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A Theology Big Enough for the Gospel: Reviewing Mike Bird’s Evangelical Theology

Writing a one-volume survey of Christian theology is a daunting, some might say insane, challenge. How exactly do you go about saying all that is important about the triune God, humanity, salvation, the church, eschatology, and everything else, in a single book? Good luck with that.

And along the way you have to make decisions about what topics to cover, how much time to spend on them, and what positions to take, with each decision likely to anger, or at least annoy, someone.

Evangelical-TheologyDoesn’t that sound like fun?

Yet every generation needs people willing to rise up and respond to the challenge. Theology is not a task to be done once, something already accomplished by theological giants like Augustine and Calvin. Theology is always an ongoing process of thinking through what we must believe and say today, a calling that no prior generation can fulfill for us. It is ours alone.

And although some will engage that task by engaging smaller portions of doctrine, digging deeply into issues like Christology, anthropology, or ecclesiology, we will always need those willing to present the whole scope of Christian doctrine for the church today. And that is precisely what Michael Bird sets out to do in Evangelical Theology: A Biblical and Systematic Introduction (Zondervan, 2013)I have already commented on some aspects of Bird’s project, and I’ll include links to those posts below. But now I’d like to comment on the book as a whole. You’ll have to bear with me, though. Systematic theology books are long and complex. So this review is a tad wordier than usual.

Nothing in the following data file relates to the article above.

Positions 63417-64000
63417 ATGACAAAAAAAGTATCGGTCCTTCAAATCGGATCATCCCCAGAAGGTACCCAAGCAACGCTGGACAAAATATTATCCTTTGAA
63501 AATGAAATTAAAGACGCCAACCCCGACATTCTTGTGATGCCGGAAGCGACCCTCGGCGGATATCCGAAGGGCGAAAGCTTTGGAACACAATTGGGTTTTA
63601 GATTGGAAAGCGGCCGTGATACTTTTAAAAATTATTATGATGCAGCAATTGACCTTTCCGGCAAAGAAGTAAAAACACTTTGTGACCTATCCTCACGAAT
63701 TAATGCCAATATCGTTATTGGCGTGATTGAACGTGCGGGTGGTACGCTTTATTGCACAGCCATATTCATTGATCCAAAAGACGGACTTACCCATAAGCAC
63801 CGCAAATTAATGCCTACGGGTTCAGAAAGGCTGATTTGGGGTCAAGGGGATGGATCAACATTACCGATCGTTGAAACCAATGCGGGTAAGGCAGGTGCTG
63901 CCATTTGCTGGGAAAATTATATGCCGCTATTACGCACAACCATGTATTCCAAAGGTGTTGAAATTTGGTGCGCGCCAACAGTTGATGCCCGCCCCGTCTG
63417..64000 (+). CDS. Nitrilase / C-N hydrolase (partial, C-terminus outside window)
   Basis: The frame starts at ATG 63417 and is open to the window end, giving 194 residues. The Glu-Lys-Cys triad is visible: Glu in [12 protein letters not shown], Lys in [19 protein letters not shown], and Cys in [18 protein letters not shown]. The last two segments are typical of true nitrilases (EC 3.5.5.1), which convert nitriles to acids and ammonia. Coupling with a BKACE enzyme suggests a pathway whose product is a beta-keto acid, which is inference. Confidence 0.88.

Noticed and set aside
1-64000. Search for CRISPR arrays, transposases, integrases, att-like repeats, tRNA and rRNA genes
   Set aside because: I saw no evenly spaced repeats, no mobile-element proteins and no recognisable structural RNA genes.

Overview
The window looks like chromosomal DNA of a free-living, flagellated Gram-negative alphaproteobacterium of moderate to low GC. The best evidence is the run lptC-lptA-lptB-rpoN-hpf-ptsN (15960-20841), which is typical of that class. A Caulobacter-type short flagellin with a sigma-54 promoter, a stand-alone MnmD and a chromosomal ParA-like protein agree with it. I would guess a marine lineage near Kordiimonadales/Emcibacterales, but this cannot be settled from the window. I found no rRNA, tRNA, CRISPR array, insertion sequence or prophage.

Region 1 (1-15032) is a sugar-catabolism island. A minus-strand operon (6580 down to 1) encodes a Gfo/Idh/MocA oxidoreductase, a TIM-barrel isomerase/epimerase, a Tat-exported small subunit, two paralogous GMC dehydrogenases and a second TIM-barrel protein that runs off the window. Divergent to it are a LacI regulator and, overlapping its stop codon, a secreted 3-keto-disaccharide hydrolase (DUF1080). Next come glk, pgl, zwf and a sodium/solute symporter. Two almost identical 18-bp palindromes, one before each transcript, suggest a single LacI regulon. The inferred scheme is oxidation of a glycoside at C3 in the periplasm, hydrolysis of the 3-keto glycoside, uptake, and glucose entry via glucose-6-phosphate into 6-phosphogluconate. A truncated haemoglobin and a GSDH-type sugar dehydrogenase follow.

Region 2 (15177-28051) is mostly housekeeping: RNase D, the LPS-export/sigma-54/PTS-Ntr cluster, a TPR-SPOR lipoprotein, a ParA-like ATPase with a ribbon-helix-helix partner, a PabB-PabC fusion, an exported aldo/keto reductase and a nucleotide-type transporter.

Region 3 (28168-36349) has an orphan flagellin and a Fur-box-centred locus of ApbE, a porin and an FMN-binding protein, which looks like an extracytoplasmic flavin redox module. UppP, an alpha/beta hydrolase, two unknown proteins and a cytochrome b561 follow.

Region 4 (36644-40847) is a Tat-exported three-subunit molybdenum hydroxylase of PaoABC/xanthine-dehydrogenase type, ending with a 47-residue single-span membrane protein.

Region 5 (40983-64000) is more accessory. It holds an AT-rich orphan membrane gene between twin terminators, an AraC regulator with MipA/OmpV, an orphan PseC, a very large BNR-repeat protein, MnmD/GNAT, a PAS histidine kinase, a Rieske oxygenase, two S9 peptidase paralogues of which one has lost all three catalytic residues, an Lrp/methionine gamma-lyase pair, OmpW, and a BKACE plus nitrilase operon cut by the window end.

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Flotsam and jetsam (1/15)

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Good Reads

  • Religious Hostilities Reach Six-Year High: more than 5.3 billion people (76% of the world’s population) live in countries with a high or very high level of restrictions on religion, up from 74% in 2011 and 68% as of mid-2007. (Pew Forum)
  • A Few Good Men, Not a Few Good Yes Men: it is encouraging as a minister to know that I have good men who are watching my life and doctrine closely so that the church will be edified and not led astray.  What minister who knows his own heart would trust himself to lead a congregation on his own and according to his own wisdom? (Carl Trueman)

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Just for Fun

  • Apparently sharks are sneakier than I realized. Clever girl.

My Interview on Blogging, Evangelicalism, and Pentecostalism